The Holdsworth Center, a new Austin-based educational leadership institution, announced its first cohort of seven school districts selected to receive intensive leadership training. One district from the San Antonio area was chosen: Southwest ISD.
“We basically see this as representing the San Antonio area as part of the inaugural group, and we don’t take that lightly,” Southwest ISD Superintendent Lloyd Verstuyft said. “If going through this long-term process provides us with the ability to give back to San Antonio, we’re definitely on board with that.”
With 13,566 students, Southwest ISD is the sixth-largest school district in Bexar County. Similar to its surrounding districts, its enrollment is 97.4% minorities, 92% economically disadvantaged, and 77% of the students are considered “at-risk.”
Even with all of that, all 18 Southwest ISD campuses met state accountability standards. The district’s consistent outcomes have earned other awards, including a 2013 H-E-B Excellence in Education regional finalist recognition. In 2011, 2012, and 2013 the San Antonio Express-News identified the district as one of the “Top Work Places” in the city.
This stability and performance is what caught the eye of Holdsworth Center executives, Verstuyft said. Moreover, the district is committed to growth. “We’re nowhere near being ‘there,’ wherever ‘there’ is,” he added.
The ability to learn about sustaining great leadership is exciting for Verstuyft and JoAnn Fey, Southwest ISD’s assistant superintendent of curriculum and instruction. She will be leading the Southwest ISD cohort along with Verstuyft as the “District Champion,” a term Holdsworth uses to designate another key leader in participating school boards.
Southwest ISD’s Holdsworth cohort includes Arlington ISD, Grand Prairie ISD, Klein ISD, Round Rock ISD, Pharr-San Juan-Alamo ISD, and Lamar CISD located in Rosenberg, Tex. Southwest ISD will be the smallest district of the cohort – it is less than half the size of the next smallest district, Lamar CISD – but Verstuyft said district officials feel like they have much to offer and much to learn.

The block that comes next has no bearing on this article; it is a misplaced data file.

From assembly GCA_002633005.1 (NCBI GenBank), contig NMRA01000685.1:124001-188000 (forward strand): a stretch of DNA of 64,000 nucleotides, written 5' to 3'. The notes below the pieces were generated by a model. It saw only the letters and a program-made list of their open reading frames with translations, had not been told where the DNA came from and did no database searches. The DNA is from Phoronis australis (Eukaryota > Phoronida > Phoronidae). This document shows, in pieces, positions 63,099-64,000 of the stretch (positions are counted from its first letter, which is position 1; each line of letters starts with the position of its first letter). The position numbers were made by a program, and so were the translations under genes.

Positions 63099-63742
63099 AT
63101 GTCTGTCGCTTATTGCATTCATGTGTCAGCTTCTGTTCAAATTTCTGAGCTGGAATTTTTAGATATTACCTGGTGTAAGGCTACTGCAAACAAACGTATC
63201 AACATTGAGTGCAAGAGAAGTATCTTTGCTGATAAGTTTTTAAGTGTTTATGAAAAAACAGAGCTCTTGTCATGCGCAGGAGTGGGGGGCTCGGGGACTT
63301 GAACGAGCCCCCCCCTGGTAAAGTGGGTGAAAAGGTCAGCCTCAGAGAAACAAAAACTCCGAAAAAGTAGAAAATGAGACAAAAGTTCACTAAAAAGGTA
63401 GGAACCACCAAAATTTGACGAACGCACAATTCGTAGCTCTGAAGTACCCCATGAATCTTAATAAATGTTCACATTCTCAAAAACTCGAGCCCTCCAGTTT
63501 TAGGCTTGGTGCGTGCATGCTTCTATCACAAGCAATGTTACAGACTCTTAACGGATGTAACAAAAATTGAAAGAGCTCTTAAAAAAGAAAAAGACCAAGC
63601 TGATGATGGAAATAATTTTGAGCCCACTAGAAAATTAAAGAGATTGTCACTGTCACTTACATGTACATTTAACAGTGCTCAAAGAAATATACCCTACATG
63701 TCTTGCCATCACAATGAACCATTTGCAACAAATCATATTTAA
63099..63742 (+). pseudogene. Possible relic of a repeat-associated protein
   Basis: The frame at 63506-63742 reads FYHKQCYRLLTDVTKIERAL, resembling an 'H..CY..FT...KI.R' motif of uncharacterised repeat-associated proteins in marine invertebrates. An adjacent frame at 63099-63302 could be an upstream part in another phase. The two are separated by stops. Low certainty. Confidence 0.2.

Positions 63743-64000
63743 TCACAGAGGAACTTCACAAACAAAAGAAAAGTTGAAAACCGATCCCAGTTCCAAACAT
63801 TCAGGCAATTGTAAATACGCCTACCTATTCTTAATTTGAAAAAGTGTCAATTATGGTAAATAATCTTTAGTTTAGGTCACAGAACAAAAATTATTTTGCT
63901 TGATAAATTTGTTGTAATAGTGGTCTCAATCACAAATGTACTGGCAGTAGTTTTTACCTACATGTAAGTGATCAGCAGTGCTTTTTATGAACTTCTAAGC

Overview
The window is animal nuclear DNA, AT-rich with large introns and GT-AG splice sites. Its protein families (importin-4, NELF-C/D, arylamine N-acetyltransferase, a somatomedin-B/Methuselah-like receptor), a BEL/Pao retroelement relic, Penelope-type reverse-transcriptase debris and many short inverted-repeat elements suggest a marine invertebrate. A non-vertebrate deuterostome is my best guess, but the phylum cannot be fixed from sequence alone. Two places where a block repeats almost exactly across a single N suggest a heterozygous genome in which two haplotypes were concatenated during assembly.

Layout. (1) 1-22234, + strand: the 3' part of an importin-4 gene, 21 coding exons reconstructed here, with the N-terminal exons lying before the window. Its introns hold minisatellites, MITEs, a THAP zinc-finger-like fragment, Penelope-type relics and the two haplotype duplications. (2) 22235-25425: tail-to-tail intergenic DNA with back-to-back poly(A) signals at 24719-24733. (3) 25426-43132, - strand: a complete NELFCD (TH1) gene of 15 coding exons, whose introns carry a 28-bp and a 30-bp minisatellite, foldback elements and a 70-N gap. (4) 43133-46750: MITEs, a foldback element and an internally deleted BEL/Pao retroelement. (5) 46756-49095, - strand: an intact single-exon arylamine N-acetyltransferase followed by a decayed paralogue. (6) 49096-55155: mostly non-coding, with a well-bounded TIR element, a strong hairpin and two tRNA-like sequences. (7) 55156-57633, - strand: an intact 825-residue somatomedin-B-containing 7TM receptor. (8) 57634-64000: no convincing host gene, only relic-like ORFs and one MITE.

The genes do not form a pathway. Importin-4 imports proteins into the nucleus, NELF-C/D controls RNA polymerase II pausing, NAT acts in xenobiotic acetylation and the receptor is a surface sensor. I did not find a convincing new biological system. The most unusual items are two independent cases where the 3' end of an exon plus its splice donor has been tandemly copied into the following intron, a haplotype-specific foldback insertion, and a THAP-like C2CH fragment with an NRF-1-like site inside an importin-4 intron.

Participants will travel nationally and internationally to observe best practices and learn from some of the most innovative and successful educators in the world. Superintendents and their cabinet members will be the first to experience the training and travel opportunities afforded by the Holdsworth Center, which eventually will incorporate individual school principals into the program.
The districts were selected from a total of 19 finalists from around the state. The other 12 districts named as finalists include Alief ISD, Austin ISD, Brownsville ISD, Cedar Hill ISD, El Paso ISD, Frenship ISD, Harlingen Consolidated ISD, Killeen ISD, Lubbock ISD, San Antonio ISD, Spring Branch ISD, and Victoria ISD.
Through an application and visitation process, evaluators looked for demonstrated commitment to human capital and talent development. They also wanted to see that district leadership, including the board and the administration, were aligned in their vision.
“We are excited to begin our first program with a strong group of districts who have dynamic leaders at the helm,” said Kate Rogers, executive vice president of The Holdsworth Center. “Though all seven are doing great work, they demonstrated a strong desire to continue to improve and an openness to innovative solutions. Our staff is eager to help. In the end, the work we will do together will benefit students by ensuring that every school has a great leader.”
As the program progresses, more and more district and campus leaders will be included in the instruction. This saturation is what sets the program apart, Verstuyft said. Having a deep pool of talent to draw from helps the district better serve students.
While Verstuyft believes that most school districts in the state are committed to what is “best for the kids,” the Holdsworth program wants to build the capacity to make good on that. Southwest ISD and its cohort of districts were selected for their alignment with that goal.
In Southwest, Verstuyft sees families, community, and the district as partners on an “authentic and purposeful” pathway. The board is committed to data-driven decision-making, and the administration works hard to implement that, he said.
The first classes will begin in June at the Hyatt Lost Pines Resort outside of Austin. The Center is in the process of selecting a permanent location, working with Lake|Flato Architects to design a retreat center-style campus. In the meantime, the Center will move between conference centers near its participating districts. The Holdsworth Center will work with each cohort over a five-year period to strengthen district leadership for the benefit of students.
H-E-B Chairman and CEO Charles Butt has pledged to contribute $100 million to the Center, which is named after his mother Mary Elizabeth Holdsworth, a longtime teacher and public education advocate.